It seems as if the fitness industry not too long ago was engulfed in the newest and latest machine. However, the recent pendulum of this industry has been going back to the minimalist end of the spectrum giving attention to calisthenic exercises. This has led to the popularity of exercises such as the Pistol squat AKA a modification of the single-leg squat. This exercise is a complex movement that requires strength, motor control, and range of motion (particularly at the ankle). This series will help you identify why you might not able to pistol squat as well as how to gain the proper balance of strength, motor control, and mobility to perform this complex movement! Follow along in this article to learn how to pistol squat!

 

Understanding The Common Compensations

Demonstrated here is a pistol squat with the mechanics of someone who lack’s dorsiflexion range of motion. This common impairment will manifest with a heel rise or as an inability to keep your balance, resulting in a fall. Think about it like this, if you try to keep your heel on the floor while you do this exercise without the dorsiflexion required, you will not be able to get your body or center of mass over your base of support and your weight will be too far back resulting in a fall straight onto your tush. If you don’t have adequate ankle dorsiflexion range of motion enough to perform this movement; don’t worry. below are 2 different alternatives you can use to help you learn and practice the pistol squat.

1. Place an elevated surface under your heel which will bias your ankle in plantarflexion. This will allow you to push in through your heels and keep your center of mass over your base of support (which allows you to keep your balance) during the pistol squat.

2. For the same reason as stated above, being on the black side of the Bosu ball will allow you to limit the dorsiflexion range of motion this motion requires on a flat surface. However, this variation as you can see from my shaking increases the demand for the stabilizing muscles primarily at the hip and the core.

Note: Avoid allowing your mid-foot from collapsing AKA pronation, this is another strategy used when the dorsiflexion range of motion is not present.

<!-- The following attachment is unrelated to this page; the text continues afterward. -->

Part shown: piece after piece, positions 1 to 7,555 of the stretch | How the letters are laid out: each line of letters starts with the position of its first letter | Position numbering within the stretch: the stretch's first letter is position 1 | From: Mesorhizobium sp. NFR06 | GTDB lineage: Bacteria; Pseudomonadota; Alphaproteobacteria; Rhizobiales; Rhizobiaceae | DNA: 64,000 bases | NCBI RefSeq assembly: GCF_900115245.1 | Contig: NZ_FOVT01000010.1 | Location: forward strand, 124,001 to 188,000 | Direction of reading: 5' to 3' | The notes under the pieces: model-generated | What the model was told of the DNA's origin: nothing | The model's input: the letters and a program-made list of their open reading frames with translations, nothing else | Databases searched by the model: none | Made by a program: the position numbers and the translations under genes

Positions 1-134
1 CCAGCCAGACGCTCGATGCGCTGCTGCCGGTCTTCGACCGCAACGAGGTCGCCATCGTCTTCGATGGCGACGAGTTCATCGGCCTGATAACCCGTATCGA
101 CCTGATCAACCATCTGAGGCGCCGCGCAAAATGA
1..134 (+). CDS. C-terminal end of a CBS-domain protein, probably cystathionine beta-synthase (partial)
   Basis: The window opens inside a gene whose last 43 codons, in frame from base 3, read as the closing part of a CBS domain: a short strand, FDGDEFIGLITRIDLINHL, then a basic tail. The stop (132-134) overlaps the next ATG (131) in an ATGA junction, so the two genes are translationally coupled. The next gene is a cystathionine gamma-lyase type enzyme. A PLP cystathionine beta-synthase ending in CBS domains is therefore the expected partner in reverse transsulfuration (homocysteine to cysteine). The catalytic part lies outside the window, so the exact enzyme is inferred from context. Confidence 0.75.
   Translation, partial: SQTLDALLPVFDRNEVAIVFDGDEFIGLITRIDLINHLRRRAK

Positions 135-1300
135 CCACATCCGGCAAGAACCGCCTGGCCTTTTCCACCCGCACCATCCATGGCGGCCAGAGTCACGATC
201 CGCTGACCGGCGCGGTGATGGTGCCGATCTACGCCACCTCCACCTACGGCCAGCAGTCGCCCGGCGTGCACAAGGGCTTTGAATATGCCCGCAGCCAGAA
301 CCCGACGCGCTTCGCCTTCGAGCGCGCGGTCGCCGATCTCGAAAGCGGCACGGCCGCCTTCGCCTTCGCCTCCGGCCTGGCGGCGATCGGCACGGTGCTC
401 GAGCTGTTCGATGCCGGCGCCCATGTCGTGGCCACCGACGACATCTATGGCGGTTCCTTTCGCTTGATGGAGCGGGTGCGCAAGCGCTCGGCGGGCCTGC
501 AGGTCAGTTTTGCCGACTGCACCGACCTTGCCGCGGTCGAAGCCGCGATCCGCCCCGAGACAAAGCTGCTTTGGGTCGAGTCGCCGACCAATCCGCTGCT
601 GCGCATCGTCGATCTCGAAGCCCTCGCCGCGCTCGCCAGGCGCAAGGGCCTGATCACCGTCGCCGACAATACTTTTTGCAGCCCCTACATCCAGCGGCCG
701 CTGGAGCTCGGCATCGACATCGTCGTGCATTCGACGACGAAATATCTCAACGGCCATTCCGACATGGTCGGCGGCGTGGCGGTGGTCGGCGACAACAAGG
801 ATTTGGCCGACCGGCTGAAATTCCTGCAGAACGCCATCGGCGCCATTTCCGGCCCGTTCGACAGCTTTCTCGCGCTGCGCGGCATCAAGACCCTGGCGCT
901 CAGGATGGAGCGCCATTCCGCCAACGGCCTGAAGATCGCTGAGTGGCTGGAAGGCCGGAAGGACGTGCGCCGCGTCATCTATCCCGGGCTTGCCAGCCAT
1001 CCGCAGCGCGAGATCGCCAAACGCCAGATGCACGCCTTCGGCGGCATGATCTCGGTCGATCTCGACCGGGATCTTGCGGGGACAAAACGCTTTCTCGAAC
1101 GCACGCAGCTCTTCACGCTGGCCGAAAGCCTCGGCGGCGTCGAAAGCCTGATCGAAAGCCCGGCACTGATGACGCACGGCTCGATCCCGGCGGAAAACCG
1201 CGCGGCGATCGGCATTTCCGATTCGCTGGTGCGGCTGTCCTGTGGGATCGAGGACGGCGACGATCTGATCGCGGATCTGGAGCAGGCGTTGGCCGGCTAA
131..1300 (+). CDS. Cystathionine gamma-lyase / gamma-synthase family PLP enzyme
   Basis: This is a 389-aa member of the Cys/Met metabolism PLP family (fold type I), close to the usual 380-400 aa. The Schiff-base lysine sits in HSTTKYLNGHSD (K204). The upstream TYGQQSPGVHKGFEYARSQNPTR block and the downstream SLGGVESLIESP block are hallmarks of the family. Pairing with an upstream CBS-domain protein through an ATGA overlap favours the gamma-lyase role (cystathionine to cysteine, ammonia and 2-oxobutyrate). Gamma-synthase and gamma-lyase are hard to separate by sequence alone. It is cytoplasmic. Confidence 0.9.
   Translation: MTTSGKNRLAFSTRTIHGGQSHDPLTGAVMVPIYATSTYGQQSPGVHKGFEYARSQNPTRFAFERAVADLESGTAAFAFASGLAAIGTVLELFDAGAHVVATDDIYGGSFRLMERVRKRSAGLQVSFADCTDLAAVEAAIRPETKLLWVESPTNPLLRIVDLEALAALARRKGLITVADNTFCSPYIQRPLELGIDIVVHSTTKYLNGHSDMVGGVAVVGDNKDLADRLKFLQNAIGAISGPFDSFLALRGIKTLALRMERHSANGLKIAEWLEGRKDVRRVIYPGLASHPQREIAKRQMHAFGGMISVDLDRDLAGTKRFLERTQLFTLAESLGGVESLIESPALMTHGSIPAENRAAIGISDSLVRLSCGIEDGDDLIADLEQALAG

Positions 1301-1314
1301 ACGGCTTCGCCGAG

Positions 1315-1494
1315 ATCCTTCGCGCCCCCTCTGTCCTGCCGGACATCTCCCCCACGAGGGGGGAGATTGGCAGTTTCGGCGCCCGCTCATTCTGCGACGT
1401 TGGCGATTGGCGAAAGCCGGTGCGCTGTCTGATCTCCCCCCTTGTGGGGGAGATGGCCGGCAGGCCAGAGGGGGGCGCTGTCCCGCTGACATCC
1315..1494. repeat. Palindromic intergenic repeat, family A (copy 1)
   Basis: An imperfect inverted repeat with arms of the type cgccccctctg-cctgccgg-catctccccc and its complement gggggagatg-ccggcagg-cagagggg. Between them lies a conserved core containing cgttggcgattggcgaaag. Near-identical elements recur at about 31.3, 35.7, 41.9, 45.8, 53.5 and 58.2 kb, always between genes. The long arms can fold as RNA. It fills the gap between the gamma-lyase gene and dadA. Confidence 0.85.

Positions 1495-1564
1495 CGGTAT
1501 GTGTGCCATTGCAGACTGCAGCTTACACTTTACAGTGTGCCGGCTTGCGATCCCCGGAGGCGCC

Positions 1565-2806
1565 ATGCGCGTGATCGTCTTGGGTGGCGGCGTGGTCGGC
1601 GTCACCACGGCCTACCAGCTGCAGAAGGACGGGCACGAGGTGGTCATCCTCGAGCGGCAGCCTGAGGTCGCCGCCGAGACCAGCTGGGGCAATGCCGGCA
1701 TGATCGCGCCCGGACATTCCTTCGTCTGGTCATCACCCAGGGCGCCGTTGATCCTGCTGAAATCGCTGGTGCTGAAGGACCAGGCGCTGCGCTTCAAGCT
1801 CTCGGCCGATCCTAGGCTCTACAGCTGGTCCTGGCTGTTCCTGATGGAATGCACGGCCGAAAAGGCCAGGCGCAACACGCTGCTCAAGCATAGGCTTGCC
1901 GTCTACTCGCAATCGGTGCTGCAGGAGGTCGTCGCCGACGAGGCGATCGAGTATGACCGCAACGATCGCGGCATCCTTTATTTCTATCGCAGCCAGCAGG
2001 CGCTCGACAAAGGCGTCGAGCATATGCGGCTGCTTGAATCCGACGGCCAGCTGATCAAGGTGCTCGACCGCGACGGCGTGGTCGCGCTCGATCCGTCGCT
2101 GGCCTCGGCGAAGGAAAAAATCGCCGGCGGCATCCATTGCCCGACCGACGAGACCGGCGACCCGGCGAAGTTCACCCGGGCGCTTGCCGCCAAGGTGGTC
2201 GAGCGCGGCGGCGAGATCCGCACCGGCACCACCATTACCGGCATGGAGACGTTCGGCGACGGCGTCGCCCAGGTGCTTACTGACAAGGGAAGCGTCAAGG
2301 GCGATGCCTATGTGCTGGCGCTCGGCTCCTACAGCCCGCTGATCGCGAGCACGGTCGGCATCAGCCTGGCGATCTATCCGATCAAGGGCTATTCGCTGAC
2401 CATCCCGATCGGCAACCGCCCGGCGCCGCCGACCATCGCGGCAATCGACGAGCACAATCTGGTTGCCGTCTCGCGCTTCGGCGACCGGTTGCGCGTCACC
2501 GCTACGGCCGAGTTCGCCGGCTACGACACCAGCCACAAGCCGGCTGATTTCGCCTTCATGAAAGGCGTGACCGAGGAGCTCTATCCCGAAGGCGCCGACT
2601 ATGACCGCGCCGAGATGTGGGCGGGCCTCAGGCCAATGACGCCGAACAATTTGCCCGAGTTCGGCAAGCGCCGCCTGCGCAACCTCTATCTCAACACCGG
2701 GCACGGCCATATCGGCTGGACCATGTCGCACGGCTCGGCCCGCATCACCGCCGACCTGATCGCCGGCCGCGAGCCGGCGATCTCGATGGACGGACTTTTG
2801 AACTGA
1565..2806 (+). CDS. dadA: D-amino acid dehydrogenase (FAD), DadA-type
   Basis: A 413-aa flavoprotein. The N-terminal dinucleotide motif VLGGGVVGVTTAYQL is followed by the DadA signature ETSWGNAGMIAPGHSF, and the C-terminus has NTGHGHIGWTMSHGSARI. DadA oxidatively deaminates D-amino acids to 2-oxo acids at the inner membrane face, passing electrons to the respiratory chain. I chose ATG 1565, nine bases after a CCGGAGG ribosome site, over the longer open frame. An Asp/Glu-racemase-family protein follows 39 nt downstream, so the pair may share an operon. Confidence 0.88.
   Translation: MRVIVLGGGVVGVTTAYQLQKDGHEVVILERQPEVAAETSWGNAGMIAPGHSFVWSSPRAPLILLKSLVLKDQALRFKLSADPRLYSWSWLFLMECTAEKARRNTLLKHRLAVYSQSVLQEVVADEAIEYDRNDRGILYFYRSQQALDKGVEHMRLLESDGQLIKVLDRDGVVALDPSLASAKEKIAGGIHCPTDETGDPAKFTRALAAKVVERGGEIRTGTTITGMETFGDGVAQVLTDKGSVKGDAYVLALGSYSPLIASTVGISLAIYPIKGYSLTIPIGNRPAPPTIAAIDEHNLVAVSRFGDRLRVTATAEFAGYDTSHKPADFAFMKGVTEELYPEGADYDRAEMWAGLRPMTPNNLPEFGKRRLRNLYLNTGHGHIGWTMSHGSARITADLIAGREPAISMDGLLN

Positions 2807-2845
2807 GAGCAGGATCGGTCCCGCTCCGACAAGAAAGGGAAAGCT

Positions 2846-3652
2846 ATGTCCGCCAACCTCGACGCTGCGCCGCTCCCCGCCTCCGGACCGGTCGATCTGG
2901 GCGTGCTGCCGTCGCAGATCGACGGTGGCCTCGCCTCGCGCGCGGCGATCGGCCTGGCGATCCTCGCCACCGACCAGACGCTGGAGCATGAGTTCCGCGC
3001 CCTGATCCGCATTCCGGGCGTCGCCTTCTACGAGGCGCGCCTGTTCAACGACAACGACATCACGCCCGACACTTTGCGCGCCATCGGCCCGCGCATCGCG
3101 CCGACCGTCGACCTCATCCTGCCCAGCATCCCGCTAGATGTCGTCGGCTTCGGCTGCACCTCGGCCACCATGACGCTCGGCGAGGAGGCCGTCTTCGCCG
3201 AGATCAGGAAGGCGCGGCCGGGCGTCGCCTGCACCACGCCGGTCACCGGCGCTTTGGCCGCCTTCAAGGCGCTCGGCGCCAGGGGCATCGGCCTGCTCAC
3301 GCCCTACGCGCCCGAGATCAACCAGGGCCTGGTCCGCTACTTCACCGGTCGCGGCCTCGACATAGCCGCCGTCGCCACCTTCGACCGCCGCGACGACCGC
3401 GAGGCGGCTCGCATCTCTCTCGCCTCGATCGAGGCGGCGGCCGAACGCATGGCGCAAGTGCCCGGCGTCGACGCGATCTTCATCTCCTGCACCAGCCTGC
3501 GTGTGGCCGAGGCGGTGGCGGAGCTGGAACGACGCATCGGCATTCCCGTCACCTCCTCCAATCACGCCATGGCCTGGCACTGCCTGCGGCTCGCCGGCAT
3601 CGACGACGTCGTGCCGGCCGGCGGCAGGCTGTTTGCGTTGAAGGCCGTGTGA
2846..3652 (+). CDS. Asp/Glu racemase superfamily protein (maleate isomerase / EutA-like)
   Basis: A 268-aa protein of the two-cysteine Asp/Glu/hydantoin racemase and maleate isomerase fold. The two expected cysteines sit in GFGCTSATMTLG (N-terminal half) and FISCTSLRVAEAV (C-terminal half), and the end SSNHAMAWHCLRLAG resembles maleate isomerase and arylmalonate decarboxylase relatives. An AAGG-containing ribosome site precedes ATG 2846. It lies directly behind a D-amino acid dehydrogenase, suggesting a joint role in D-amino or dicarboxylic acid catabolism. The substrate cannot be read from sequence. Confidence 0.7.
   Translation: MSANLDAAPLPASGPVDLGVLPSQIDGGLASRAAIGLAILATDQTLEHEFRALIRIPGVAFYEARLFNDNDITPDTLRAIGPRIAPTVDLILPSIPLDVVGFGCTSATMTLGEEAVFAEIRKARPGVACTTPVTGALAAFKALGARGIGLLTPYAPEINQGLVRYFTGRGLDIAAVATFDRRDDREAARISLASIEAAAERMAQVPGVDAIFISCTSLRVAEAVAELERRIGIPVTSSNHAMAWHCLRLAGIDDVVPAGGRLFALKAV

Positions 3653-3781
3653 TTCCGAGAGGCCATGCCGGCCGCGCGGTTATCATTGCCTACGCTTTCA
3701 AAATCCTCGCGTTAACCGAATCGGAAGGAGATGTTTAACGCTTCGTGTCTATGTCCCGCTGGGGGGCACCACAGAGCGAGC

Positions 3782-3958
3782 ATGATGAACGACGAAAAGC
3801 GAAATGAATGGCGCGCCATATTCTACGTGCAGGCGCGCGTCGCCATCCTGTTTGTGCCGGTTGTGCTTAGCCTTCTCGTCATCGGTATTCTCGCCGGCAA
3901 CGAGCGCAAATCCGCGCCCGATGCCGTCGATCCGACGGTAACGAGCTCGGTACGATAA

-This motion additionally requires extreme knee, hip, and lumbar spine flexion range of motion.

READ: HOW TO PROGRESS LOWER BODY EXERCISES

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Regressions For The Pistol Squat

Here are two ways in which you can ease yourself into the pistol squat through regressed variations.

1. The first is performing the pistol squat on top of an elevated surface. Make sure to avoid dropping your hip in order to touch the ground with your foot. Instead, lower yourself from the stance leg on the elevated surface slowly. This will allow you to focus primarily on the stance limb and avoid the hip flexion and knee extension control that can cause some people to cramp up.

2. Seated pistol squats are a little more demanding because they will take you through a fuller range of motion as well as require you to lift your other leg out in front of you. Avoid allowing your knee to collapse inward. You want to ideally keep a straight line from your ankles to your knees to your hips. It is important to lower yourself in a slow and controlled fashion without flopping yourself onto the seat. Most people are not used to controlling their weight on one leg, but you improve this by going slowly. Only when you can perform this exercise with good control for 15 repetitions bilaterally should you decrease the height of the seat.

 

Master Pistol Squats And Other Lower Body Movements!